Laws Govern Car Yard Prices

Image: File photo.
Image: File photo.

THE motor vehicle industry catchphrase of ⿿Drive away, no more to pay⿝ should mean just that.

The single price for any vehicle is calculated by adding up each of the price components that makes up the price representation.

The law specifies the components that a motor vehicle dealer is required to include. Most commonly these are vehicle purchase price, stamp duty, registration and licence fee and dealer delivery fee.

The sum of these component prices must be given in any advertising as a single figure that is at least as prominent as any component or partial price. This may also vary depending on whether a new or used vehicle is being advertised.

The single price should relate to the featured model of the vehicle. We no longer see the bad old days of a “cab chassis” vehicle, advertised as “Drive away, no more to pay” when the price did not include the price of the tray or body.

If a car dealer advertises a new vehicle and the single price includes less than 12 months registration, the advertisement should tell potential customers. For example, if the vehicle is registered for three months, the advertisement should state this, so the consumer is fully aware that they will need to pay licensing fees in three months.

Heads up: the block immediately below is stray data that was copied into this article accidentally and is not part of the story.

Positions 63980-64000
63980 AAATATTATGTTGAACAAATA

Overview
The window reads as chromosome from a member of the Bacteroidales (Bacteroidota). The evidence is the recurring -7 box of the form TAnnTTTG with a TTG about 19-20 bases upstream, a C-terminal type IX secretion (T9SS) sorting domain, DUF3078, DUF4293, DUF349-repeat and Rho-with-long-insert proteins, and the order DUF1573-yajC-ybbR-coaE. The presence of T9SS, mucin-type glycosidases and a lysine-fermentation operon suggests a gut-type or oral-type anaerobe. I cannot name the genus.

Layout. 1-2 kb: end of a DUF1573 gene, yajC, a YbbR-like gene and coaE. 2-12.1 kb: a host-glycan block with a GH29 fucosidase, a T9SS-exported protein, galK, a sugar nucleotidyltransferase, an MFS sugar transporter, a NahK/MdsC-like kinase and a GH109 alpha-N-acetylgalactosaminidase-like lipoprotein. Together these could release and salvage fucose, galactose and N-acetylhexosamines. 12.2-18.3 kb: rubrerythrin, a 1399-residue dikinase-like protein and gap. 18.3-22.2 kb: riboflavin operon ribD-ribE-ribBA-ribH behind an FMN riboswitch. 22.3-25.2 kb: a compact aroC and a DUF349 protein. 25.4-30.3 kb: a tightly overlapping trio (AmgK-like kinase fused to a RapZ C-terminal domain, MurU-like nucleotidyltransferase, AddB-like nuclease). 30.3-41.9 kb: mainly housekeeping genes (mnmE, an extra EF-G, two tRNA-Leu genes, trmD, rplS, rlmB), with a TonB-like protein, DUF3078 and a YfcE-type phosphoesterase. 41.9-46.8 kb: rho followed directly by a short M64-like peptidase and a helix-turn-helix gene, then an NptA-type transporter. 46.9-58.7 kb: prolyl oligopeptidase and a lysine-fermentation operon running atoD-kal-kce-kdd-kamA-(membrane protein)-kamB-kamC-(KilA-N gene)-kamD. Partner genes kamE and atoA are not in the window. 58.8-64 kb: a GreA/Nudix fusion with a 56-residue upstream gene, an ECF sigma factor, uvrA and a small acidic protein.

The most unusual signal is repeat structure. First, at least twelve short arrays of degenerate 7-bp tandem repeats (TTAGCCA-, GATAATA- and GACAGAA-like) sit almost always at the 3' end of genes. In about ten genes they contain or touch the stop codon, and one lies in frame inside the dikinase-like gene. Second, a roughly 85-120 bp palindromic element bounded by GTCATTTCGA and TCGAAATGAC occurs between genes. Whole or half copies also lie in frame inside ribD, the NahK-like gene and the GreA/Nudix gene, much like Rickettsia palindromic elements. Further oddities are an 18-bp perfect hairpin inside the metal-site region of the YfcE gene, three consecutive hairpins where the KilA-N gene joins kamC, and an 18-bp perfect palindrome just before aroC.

Licensing fees are listed on the Department of Transport website.

It is common practice for the transfer fee and stamp duty on used vehicle sales to be paid by the purchaser, and this is not usually included in the advertised sale price.

But if a used vehicle was to be advertised as “Drive away, no more to pay”, then the advertised price must include the cost of both the transfer fee and stamp duty, along with any other fee that may be applicable such as luxury goods tax.

In all instances, car sales advertisements should be clear and there should not be any potential to mislead the purchaser or misrepresent the vehicle in any way.

Australian Consumer Law prohibits misleading and deceptive conduct, whether it actually misleads or is likely to mislead.

Under the law, it is irrelevant whether the seller intended to do this or not: the provision can be breached by both deliberate and inadvertent conduct.

Whether a new or used vehicle is being advertised, it is important that the overall impression created by the advertisement is an accurate one.

This includes any representations, written or pictorial, about the price, model, features and other essential information.

My message to businesses would be that simple and accurate advertising information is vital to sell a product, develop your market and to benefit from referral and repeat business.

Customers who feel misled are not likely to come back.

Consumers who would like report allegedly misleading advertisements or transactions can contact Consumer Protection by email at or by phone on 1300 30 40 54.